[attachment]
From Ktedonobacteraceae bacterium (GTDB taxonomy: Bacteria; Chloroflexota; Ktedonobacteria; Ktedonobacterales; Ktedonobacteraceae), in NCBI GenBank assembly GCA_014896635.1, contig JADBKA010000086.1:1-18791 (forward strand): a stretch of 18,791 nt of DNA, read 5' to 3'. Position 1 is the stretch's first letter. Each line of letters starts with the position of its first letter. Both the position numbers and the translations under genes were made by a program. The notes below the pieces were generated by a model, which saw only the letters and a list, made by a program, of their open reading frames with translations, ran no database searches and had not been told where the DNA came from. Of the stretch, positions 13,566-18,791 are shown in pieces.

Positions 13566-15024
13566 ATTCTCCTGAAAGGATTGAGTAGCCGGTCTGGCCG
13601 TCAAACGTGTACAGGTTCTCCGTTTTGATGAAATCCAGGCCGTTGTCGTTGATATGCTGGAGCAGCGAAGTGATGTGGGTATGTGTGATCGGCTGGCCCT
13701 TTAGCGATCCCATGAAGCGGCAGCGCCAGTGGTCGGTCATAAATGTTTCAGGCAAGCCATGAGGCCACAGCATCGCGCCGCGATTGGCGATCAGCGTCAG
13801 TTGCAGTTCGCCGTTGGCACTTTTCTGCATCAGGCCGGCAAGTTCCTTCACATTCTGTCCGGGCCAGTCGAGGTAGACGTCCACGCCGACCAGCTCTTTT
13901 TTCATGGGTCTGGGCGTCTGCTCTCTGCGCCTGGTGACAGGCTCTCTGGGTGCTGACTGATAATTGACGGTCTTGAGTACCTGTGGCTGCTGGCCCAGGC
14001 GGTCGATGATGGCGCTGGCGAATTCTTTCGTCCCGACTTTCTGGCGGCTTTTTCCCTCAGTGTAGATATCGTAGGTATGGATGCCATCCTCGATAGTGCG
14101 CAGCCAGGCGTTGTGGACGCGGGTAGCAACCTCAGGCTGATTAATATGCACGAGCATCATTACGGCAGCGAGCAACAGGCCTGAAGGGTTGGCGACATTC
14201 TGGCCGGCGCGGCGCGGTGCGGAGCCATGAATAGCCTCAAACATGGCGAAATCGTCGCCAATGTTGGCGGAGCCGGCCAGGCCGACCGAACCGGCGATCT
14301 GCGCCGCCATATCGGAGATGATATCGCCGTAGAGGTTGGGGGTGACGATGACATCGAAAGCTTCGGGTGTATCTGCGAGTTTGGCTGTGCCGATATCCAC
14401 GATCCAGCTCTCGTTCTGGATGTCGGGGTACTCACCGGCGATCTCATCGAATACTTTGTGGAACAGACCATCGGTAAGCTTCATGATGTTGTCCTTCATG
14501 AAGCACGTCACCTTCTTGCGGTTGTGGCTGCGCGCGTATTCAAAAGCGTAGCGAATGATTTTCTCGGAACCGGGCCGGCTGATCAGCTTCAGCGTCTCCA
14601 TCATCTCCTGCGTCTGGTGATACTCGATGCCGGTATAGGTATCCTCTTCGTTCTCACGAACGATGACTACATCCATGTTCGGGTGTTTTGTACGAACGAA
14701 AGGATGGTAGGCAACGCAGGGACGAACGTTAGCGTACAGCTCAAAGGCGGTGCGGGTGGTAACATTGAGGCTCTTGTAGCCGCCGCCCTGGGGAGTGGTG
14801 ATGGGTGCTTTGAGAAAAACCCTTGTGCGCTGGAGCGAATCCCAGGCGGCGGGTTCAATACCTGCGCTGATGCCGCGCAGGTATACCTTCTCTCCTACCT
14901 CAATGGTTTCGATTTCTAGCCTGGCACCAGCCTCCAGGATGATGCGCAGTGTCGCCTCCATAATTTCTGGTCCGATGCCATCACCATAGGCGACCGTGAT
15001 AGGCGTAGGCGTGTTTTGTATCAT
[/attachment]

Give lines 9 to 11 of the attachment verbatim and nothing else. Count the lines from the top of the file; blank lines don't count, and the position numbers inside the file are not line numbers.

14101 CAGCCAGGCGTTGTGGACGCGGGTAGCAACCTCAGGCTGATTAATATGCACGAGCATCATTACGGCAGCGAGCAACAGGCCTGAAGGGTTGGCGACATTC
14201 TGGCCGGCGCGGCGCGGTGCGGAGCCATGAATAGCCTCAAACATGGCGAAATCGTCGCCAATGTTGGCGGAGCCGGCCAGGCCGACCGAACCGGCGATCT
14301 GCGCCGCCATATCGGAGATGATATCGCCGTAGAGGTTGGGGGTGACGATGACATCGAAAGCTTCGGGTGTATCTGCGAGTTTGGCTGTGCCGATATCCAC